What the Georgia summer-camp outbreak tells us about COVID-19 & Schools

Today’s COVID-19 news contained the depressing information that 260 of 597 attendees at a Georgia summer camp had tested positive to COVID-19. As super-spreader events to, that was a whopper. It also bodes poorly for opening schools in the fall. (Image credit: Taliroll / CC BY-SA, creative commons license.)

But with everything else in the news today, details were slim. And even the best news sources can mess things up. So I went to the CDC journal article on which it was based. You can find it here. These reports are a bit dry, but generally readable, and this one was no exception.

Her are the basic facts:

  • The camp was open for a single one-week session (plus a few days of training for staff and counselors).
  • There were 363 campers and 158 counselors, most of whom appear to be high school or college students. (This does not add up to 597, because the 597 included only people from Georgia. A few were from out of state.)
  • Everyone had tested negative for COVID-19 within 12 days of arriving.
  • Campers ranged in age from 6 to 19.
  • They stayed in cabins with as many as 26 residents per cabin (the average was 15).
  • Probably because it was summer in the South and they were using air conditioning, the windows of these and other buildings were closed.
  • Counselors and staff wore masks. Campers didn’t.
  • Activities included “vigorous” singing and cheering–apparently a lot of it, presumably indoors.

Overall, at least 44 percent tested positive (there may be others whose test results are unknown), though it’s possible that some of the 260 who tested positive picked up the disease after leaving the camp. Interestingly, the highest attack rates were among the youngest ones, including 51 percent of those aged 6-10.

What this all means isn’t entirely clear.

One thing it very clearly means is that young kids can indeed get and spread the disease quickly, and effectively. That’s definitely bad news.

Furthermore, the younger ones are more susceptible to doing so. Does that mean that contrary to what we once thought, they aren’t actually relatively unlikely to be infected, once exposed, but instead are fairly highly so? That actually makes more sense, because kids’ tend to catch other viruses more easily than do adults. Or does it just meant that younger kids are less cautious (or more likely to forget) and therefore more easily exposed?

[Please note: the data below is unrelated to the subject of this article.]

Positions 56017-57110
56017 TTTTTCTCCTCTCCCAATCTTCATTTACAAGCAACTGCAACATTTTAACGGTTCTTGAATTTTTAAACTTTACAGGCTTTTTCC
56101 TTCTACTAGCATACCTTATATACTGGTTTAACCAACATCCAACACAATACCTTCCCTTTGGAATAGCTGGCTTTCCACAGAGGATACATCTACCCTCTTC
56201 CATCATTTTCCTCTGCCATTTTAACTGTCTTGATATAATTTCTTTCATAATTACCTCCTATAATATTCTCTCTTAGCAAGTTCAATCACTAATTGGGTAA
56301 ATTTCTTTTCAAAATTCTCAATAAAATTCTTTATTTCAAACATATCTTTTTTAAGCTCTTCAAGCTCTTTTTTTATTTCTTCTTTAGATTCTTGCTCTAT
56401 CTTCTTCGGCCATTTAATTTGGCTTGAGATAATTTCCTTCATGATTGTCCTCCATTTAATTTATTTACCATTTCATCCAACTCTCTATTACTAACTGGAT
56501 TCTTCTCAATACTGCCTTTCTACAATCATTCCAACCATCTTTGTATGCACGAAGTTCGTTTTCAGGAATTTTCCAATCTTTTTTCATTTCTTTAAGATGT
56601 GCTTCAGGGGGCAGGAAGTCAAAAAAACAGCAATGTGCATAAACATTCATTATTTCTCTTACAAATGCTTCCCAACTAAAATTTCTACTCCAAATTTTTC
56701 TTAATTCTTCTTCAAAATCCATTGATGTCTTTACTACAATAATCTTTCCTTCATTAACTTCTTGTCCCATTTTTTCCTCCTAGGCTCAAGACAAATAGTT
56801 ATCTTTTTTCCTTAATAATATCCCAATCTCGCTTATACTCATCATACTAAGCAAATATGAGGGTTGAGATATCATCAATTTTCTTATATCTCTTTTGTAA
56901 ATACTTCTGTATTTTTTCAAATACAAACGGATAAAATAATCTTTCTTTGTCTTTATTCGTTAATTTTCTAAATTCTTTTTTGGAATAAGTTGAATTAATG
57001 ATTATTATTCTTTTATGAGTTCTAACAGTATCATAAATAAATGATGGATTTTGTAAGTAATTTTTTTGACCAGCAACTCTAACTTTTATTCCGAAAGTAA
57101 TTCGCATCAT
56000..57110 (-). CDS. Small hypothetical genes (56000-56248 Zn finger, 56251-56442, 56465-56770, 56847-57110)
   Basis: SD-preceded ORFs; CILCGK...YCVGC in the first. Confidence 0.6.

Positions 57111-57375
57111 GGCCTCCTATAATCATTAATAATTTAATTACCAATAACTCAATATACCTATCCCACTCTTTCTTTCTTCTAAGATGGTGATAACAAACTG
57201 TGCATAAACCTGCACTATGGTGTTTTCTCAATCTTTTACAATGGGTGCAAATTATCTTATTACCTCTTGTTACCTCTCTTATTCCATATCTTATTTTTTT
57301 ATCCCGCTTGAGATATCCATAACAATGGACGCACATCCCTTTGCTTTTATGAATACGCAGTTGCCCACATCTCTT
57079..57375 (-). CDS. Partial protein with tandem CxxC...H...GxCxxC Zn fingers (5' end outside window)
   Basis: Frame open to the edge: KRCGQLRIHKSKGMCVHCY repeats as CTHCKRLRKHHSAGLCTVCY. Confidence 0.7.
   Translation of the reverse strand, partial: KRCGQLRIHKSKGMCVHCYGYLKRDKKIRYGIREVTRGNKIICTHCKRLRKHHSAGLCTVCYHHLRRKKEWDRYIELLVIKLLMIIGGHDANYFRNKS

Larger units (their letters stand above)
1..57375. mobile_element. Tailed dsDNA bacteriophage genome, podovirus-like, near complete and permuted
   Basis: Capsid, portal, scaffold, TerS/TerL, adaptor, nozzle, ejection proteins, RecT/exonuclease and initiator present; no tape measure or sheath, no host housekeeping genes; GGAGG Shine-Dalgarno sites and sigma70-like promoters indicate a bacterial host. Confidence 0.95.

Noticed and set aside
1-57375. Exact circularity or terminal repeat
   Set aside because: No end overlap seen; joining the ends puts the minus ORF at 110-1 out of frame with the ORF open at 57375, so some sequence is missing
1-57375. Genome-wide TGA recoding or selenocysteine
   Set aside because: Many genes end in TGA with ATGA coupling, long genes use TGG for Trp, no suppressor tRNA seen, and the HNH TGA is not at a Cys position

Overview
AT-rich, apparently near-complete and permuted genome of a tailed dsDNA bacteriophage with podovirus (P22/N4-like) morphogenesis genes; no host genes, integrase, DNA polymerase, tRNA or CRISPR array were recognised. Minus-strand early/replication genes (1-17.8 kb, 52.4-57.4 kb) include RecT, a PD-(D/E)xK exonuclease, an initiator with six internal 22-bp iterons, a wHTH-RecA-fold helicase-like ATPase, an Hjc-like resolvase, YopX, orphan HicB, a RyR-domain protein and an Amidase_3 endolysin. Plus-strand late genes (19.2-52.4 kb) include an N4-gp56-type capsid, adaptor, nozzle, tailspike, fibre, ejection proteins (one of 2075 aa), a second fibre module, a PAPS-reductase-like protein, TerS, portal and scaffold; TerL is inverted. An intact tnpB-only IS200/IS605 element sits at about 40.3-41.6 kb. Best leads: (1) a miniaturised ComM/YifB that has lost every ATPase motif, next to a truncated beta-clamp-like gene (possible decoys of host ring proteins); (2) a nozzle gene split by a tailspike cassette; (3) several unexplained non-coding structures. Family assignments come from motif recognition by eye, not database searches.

Either way, it says that opening schools for younger students first might actually be backward.

On the other hand, although this operation is described as a “camp,” the findings don’t reveal any new risk to outdoor activities. There may well be risks to these (especially team sports and the like), but the high-risk activities revealed by this study appear to have been indoor ones. Singing and cheering were specifically mentioned but I’d bet an even bigger factor was staying in poorly ventilated cabins, probably in bunk beds. As the CDC report concluded:

“Relatively large cohorts sleeping in the same cabin and engaging in regular singing and cheering likely contributed to transmission.”

Another important finding, not strongly highlighted by the report, is that the virus very effectively jumped between cabins. Of the 31 cabins in use at the camp, 28 reported infections. If that can happen between cabins at a summer camp, there’s no reason to believe it can’t happen between classrooms at schools.

And that means it’s more important than ever to set aside politics occasionally, and look at the data, trying to figure out what activities are the riskiest and what we can do to minimize the risk. Only then should we move on to the question of whether these activities are worth the risk. Not that I’m holding my breath that this will happen soon. But one can always dream.

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